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Publication numberUS8835987 B2
Publication typeGrant
Application numberUS 11/711,383
Publication date16 Sep 2014
Filing date27 Feb 2007
Priority date27 Feb 2007
Also published asEP1965432A1, US9064840, US20100140628, US20140363931
Publication number11711383, 711383, US 8835987 B2, US 8835987B2, US-B2-8835987, US8835987 B2, US8835987B2
InventorsQingchun Zhang
Original AssigneeCree, Inc.
Export CitationBiBTeX, EndNote, RefMan
External Links: USPTO, USPTO Assignment, Espacenet
Insulated gate bipolar transistors including current suppressing layers
US 8835987 B2
Abstract
An insulated gate bipolar transistor (IGBT) includes a first conductivity type substrate and a second conductivity type drift layer on the substrate. The second conductivity type is opposite the first conductivity type. The IGBT further includes a current suppressing layer on the drift layer. The current suppressing layer has the second conductivity type and has a doping concentration that is larger than a doping concentration of the drift layer. A first conductivity type well region is in the current suppressing layer. The well region has a junction depth that is less than a thickness of the current suppressing layer, and the current suppressing layer extends laterally beneath the well region. A second conductivity type emitter region is in the well region.
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Claims(14)
What is claimed is:
1. An insulated gate bipolar transistor, comprising:
a substrate having a first conductivity type;
a drift layer on the substrate and having a second conductivity type opposite the first conductivity type;
a current suppressing layer on the drift layer, the current suppressing layer having the second conductivity type and having a doping concentration that is larger than a doping concentration of the drift layer;
a well region in the current suppressing layer and having the first conductivity type, wherein the well region has a junction depth that is less than a thickness of the current suppressing layer, and wherein the current suppressing layer extends laterally beneath the well region; and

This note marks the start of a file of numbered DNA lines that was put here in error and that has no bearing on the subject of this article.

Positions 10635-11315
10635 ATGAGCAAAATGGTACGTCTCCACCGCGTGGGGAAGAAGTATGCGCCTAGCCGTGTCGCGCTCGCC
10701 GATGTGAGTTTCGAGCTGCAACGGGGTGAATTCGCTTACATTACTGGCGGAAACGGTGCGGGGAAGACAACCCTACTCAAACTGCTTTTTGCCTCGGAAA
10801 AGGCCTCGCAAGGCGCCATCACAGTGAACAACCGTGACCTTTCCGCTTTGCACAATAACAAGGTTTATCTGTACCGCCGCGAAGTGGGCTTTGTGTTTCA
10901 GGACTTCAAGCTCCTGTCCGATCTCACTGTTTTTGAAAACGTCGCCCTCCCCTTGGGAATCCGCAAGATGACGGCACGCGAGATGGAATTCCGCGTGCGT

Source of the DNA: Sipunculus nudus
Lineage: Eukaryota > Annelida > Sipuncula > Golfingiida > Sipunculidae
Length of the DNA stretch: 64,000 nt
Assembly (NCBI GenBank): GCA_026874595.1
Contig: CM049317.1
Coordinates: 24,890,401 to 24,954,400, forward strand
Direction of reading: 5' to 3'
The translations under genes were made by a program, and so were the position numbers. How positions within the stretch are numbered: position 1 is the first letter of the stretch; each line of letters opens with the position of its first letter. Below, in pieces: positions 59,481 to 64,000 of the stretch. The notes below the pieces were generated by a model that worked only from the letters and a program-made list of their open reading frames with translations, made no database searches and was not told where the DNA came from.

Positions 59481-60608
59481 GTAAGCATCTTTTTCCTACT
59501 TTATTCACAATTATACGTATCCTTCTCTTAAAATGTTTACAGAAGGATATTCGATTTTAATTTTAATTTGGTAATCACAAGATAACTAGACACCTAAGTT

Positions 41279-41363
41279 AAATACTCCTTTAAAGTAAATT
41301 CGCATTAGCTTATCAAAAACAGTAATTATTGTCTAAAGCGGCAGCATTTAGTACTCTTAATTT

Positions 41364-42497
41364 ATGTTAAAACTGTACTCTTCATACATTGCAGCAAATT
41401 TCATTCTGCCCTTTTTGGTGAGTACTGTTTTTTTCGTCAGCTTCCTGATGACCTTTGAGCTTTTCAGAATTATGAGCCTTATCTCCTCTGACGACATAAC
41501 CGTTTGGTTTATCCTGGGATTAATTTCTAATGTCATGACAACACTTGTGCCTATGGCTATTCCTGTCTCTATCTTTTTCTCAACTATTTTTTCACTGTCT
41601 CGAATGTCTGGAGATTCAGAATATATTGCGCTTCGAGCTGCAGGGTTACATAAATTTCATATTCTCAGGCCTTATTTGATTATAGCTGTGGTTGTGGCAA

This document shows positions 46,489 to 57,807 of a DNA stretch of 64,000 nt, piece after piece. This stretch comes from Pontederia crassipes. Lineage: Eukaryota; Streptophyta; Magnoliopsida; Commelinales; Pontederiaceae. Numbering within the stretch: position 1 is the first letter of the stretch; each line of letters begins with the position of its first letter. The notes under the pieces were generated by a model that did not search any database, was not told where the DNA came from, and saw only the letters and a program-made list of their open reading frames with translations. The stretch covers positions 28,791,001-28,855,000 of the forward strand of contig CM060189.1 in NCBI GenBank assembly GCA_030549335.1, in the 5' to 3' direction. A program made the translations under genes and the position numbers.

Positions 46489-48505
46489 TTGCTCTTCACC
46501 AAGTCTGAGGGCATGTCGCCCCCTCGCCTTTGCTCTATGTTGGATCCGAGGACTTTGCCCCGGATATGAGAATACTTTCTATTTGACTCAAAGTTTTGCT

an emitter region in the well region and having the second conductivity type;
wherein the current suppressing layer has a thickness and doping concentration that are configured to reduce current gain of a bipolar transistor portion of the transistor formed by the well region, the drift layer and the substrate, and thereby enhance carrier accumulation in a channel region of the transistor.
2. The insulated gate bipolar transistor of claim 1, further comprising:
a gate oxide on the current suppressing layer above the well region;
a gate on the gate oxide layer; and
an emitter contact on the emitter region.
3. The insulated gate bipolar transistor of claim 1, wherein the current suppressing layer comprises an epitaxial layer.
4. The insulated gate bipolar transistor of claim 3, wherein the substrate comprises an off-axis n-type silicon carbide substrate, and wherein the drift layer and the current suppressing layer comprise p-type silicon carbide epitaxial layers.
5. The insulated gate bipolar transistor of claim 1, wherein the current suppressing layer has a thickness of about 1 μm.
6. The insulated gate bipolar transistor of claim 1, wherein the current suppressing layer has a doping concentration of about 1 ×1015 cm−3 to about 1 ×1017 cm−3.
7. The insulated gate bipolar transistor of claim 6, wherein the current suppressing layer has a doping concentration of about 1×1016 cm−3.
8. The insulated gate bipolar transistor of claim 6, wherein the drift layer has a doping concentration of about 2×1014 cm−3 to about 6×1014cm−3 and a thickness of about 100 μm to about 120 μm.
9. The insulated gate bipolar transistor of claim 1, wherein the first conductivity comprises n-type and the second conductivity comprises p-type.
10. The insulated gate bipolar transistor of claim 1, wherein the first conductivity comprises p-type and the second conductivity comprises n-type.
11. The insulated gate bipolar transistor of claim 1, further comprising a buffer layer between the substrate and the drift layer, wherein the buffer layer has the second conductivity type.
12. The insulated gate bipolar transistor of claim 1, wherein the well region has a junction depth of about 0.5 μm.
13. The insulated gate bipolar transistor of claim 1,
wherein the current suppressing layer has a thickness of about 1 μm, and
wherein the well region has a junction depth of about 0.5 μm.
14. An insulated gate bipolar transistor, comprising:
an n-type silicon carbide substrate;
a p-type silicon carbide drift layer on the n-type silicon carbide substrate;
a p-type epitaxial silicon carbide current suppressing layer on the p-type silicon carbide drift layer, the epitaxial current suppressing layer having a doping concentration that is larger than a doping concentration of the p-type silicon carbide drift layer;
an n+well region in the epitaxial current suppressing layer, wherein the n+well region has a junction depth that is less than a thickness of the epitaxial current suppressing layer; and
a p+emitter region in the n+well region;
wherein the current suppressing layer has a thickness and doping concentration that are configured to reduce current gain of a bipolar transistor portion of the transistor formed by the well region, the drift layer and the substrate, and thereby enhance hole accumulation in a channel region of the transistor.